Ronda is not the easiest place to get to in Spain because the area is poorly connected by train and the road routes are quite difficult to navigate, but there are a few ways to access this remote Spanish city.
This mountaintop city in the southern region of Malaga is located atop the El Tajo gorge and offers visitors a wide range of sightseeing opportunities, outdoor activities, and year-round events. Established under a Moorish rule in the first century and rebuilt in the 15th century, Ronda is a great destination for breathtaking views, historic architecture, and rich cultural heritage.
The easiest way to experience Ronda is to take a guided tour, which will whisk you there and back and give you an expert's insight into the region. Although very few tour companies offer guided trips exclusively between Seville and Ronda, there are some that do multi-day tours of southern Spain that include both Seville and Ronda.
Day Trips, Overnight Stays, and Guided Tour Stops
Ronda is most often visited as a day trip, which involves five hours of bus travel (or four hours of driving) back and forth, leaving guests with a limited time to explore all that the city has to offer. However, you can still make a decent day trip out of the adventure if you hop on a one-day wine-tasting, bullfighting, or Pueblos Blancos tour, all of which include stops in Ronda.
On the other hand, Ronda also makes a convenient stop on the way from Seville to both Malaga and Granada if you just want to see the city for a few hours. Buses running between these three cities often pause for extended layovers in Ronda, but working out what to do with your bags, as well as fitting in all the destinations you want to see in a few hours, is a lot to attempt if you've never been to the region.
Because most tourists simply pass through the city on their way to Seville or Malaga during the daytime, Ronda becomes a completely different place at night. This doesn't mean Ronda becomes a ghost town when the sun goes down, though; the city has a very vibrant tapas culture with some great places to eat with the locals.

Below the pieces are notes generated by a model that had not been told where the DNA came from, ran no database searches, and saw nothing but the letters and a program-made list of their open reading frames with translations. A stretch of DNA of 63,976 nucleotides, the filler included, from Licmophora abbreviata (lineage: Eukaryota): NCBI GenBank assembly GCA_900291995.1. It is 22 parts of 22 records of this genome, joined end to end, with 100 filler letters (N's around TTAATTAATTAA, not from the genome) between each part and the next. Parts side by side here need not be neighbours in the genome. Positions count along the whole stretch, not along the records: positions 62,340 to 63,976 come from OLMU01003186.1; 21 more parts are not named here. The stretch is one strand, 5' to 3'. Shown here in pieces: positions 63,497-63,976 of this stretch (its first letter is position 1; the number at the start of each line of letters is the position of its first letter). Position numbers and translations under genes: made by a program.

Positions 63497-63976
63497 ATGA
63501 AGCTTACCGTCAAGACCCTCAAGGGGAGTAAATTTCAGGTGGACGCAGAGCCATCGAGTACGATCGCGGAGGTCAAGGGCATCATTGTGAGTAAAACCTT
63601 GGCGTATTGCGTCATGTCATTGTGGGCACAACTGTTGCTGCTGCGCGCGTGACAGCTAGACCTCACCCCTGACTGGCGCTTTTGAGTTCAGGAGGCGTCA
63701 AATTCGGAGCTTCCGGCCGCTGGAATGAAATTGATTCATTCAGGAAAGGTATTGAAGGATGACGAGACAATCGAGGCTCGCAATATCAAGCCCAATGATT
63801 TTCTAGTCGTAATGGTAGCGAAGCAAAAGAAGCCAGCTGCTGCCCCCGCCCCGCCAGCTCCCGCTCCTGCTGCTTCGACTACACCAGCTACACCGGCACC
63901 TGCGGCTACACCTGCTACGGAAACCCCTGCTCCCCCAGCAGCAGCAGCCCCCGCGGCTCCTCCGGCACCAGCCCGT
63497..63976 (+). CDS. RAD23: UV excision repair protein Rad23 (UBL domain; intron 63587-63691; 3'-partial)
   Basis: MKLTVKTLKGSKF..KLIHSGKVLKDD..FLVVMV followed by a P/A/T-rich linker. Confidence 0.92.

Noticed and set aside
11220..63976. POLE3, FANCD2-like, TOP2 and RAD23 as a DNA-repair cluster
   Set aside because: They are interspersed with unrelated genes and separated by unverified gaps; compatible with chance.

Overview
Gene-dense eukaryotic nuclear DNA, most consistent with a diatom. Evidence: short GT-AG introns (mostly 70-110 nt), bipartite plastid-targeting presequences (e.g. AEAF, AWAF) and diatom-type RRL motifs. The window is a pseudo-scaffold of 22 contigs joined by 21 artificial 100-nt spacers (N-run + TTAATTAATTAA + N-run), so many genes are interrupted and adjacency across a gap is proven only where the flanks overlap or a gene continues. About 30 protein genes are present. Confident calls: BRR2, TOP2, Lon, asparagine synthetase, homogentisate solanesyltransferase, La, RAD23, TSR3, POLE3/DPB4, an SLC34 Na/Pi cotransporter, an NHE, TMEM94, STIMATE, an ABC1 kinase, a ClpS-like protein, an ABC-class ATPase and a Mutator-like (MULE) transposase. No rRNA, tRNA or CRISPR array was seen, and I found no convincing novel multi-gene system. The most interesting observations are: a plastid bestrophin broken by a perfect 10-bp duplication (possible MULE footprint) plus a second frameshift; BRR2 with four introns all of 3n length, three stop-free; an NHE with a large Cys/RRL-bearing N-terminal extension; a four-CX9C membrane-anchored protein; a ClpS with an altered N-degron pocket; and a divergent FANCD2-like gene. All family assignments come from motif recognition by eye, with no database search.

As a result, staying overnight in Ronda is a good way to get the most out of your time in the city. You can start your day sightseeing before other tourists arrive, giving you access to some of the most popular destinations without having to wait in lines or avoid people to get good photos of your trip.
Public Transportation and Driving to Ronda
If you don't want to take a guided tour, there are two ways you can get to Ronda on your own: renting a car or taking a public bus. If you want to have the most flexibility with your schedule and itinerary and don't mind a little extra expense on your trip, renting a car is the best way to access the remote regions of the country. On the other hand, if you just care about getting to Ronda and don't want to spend a bunch of money, you can also take the Los Amarillos bus from Seville.
- Seville to Ronda by Bus: The bus service from Seville to Ronda is run by Los Amarillos. The journey takes two to two-and-a-half hours, and buses depart from Prado de San Sebastian Bus Station.
- Seville to Ronda by Car: Take the A376, followed by a short section of the A382, before returning to the A376. You will eventually see Ronda signposted, and the journey takes just under two hours.
Remember when renting a car in Spain, you will need to obtain an International Driver's Permit before you depart for your journey. Although several car rental companies may accept your domestic state driver's license, police officers in Spain may issue tickets, confiscate your rental, or even put you in jail for driving without proper documentation.